Days after “Renaissance” formally arrived, Beyoncé launched a sequence of remixes of its single, most notably “Break My Soul (The Queens Remix),” which blended her observe with Madonna’s “Vogue.” That 1990 track, after all, represented an early mainstreaming of New York’s queer membership tradition. But Beyoncé introduced new cultural politics to this model, turning Madonna’s roll name of white silver-screen idols right into a catalog of essential Black ladies musicians: Aaliyah, Sister Rosetta Tharpe, Santigold, Bessie Smith, Nina Simone and extra. (The concept for the remix seemingly originated with a D.J. named frooty treblez on TikTook, who acquired a miscellaneous manufacturing credit score.)
The remix is electrical, each philosophically and musically — it shows a transparent continuum of the methods by which pop stars are themselves voracious customers, and have been granted sure latitude when their borrowings are perceived as respectful. (Naturally, each Beyoncé and Madonna have acquired some criticism from queer critics who discover their work appropriative.)
Three many years on from “Vogue,” nevertheless, Madonna continues to be demonstrating her ongoing, deep engagement with queer tradition. She lately launched “Material Gworrllllllll!” a collaboration with the rapper Saucy Santana remixing his personal track, “Material Girl” (named, naturally, for her 1984 hit). It’s a little bit of a messy collision — Madonna’s vocals sound as in the event that they’ve been run by form of a hyperpop vocal filter, and her segments of the track really feel extra aspirated than his. It’s peppy however lacks aptitude.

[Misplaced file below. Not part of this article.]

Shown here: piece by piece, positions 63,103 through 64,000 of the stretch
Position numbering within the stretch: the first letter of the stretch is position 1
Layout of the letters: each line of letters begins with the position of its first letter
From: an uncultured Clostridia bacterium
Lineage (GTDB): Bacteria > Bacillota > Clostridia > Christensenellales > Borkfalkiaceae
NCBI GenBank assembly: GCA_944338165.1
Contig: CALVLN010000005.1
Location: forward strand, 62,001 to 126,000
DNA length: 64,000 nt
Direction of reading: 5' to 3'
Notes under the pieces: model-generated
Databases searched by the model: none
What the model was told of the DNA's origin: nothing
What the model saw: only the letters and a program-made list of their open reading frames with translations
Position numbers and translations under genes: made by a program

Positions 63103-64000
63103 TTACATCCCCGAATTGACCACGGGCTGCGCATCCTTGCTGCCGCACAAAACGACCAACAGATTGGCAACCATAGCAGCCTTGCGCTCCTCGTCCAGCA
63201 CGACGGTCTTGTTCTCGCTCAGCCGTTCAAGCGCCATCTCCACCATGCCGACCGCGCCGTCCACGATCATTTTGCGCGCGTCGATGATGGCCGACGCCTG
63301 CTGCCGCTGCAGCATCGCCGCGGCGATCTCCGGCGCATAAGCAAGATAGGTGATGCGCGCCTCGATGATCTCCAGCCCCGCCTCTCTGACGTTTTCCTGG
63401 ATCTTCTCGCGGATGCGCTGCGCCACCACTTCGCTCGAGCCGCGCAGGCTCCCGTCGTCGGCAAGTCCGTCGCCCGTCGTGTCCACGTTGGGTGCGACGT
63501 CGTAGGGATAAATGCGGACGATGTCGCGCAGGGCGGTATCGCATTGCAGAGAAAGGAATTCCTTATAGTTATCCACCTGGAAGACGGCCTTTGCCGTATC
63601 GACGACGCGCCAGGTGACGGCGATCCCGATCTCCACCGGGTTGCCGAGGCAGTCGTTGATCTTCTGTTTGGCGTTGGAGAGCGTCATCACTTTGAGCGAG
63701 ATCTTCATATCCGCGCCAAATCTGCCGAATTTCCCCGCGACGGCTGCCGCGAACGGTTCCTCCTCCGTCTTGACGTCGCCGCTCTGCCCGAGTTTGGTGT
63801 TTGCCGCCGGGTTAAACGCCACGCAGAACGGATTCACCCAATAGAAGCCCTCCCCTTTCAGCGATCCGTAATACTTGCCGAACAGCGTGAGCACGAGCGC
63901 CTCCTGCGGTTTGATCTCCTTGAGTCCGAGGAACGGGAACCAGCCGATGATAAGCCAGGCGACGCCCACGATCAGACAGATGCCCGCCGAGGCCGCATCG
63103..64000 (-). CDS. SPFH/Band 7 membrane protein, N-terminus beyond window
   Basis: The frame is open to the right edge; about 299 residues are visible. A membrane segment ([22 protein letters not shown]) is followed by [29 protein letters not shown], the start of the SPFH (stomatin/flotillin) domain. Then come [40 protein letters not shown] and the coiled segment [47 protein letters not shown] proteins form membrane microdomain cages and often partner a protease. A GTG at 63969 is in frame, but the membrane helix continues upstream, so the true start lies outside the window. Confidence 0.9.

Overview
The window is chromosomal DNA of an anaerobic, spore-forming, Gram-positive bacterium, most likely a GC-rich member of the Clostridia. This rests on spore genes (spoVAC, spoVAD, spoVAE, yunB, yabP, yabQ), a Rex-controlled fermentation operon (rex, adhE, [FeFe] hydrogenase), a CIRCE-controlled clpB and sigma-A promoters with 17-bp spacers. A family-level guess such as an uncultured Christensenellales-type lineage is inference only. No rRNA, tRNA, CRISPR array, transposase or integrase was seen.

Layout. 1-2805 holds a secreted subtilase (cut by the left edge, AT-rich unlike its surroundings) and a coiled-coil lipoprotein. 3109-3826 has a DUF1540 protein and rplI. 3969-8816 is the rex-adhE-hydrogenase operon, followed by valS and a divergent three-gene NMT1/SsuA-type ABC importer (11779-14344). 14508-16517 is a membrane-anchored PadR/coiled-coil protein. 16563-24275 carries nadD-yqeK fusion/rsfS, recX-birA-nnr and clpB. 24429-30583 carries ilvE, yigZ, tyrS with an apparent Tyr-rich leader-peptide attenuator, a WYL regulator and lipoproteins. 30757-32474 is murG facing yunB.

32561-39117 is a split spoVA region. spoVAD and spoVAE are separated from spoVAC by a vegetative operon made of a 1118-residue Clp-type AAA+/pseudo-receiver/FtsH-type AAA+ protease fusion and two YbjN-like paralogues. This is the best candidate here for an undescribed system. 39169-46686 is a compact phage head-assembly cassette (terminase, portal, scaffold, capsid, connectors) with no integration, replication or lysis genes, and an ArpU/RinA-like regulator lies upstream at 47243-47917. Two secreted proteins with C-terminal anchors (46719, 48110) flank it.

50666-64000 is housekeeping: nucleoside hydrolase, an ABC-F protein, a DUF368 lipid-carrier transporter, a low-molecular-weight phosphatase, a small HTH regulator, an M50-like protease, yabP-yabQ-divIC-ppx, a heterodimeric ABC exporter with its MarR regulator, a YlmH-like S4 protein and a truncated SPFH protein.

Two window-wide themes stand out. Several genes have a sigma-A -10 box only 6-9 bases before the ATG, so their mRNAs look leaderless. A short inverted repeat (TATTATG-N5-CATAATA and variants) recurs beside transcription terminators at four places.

Saucy Santana, a homosexual rapper who first discovered fame on actuality tv after working as a make-up artist for the hip-hop duo City Girls, started attaining TikTook virality a few years in the past. Of his track snippets that gained traction on-line, “Material Girl” was essentially the most vivid, an ode to transactional luxurious simply as uncooked as Madonna’s authentic.
But the wink of the title was his handiest gambit, a manner of linking his insouciance to Madonna’s. This technique spilled over into “Booty,” his most up-to-date single, which is predicated on the identical ecstatic horn pattern as Beyoncé’s “Crazy in Love.” Even in a yr by which numerous pop stars have plundered the previous for apparent samples, this was a very audacious maneuver. Especially on condition that the borrowing just isn’t, in actual fact, from “Crazy in Love,” however reasonably from the track that “Crazy in Love” samples, “Are You My Woman? (Tell Me So)” by the Chi-Lites.
Here, once more, the linkage to the previous is a sleight of hand. To the uninitiated, “Booty” appears like an official cosign from Beyoncé herself. To the marginally extra savvy, it’d seem that Beyoncé’s approval was implicit, the results of a behind-the-scenes understanding. Or maybe Saucy Santana merely audaciously outflanked her.
Whichever the case, these borrowings mark Saucy Santana as a pop star who understands that fame is pastiche. He’s constructing a persona from components which can be there for the taking, risking asking forgiveness reasonably than worrying about permission. Or extra succinctly put, doing precisely what the divas earlier than him did.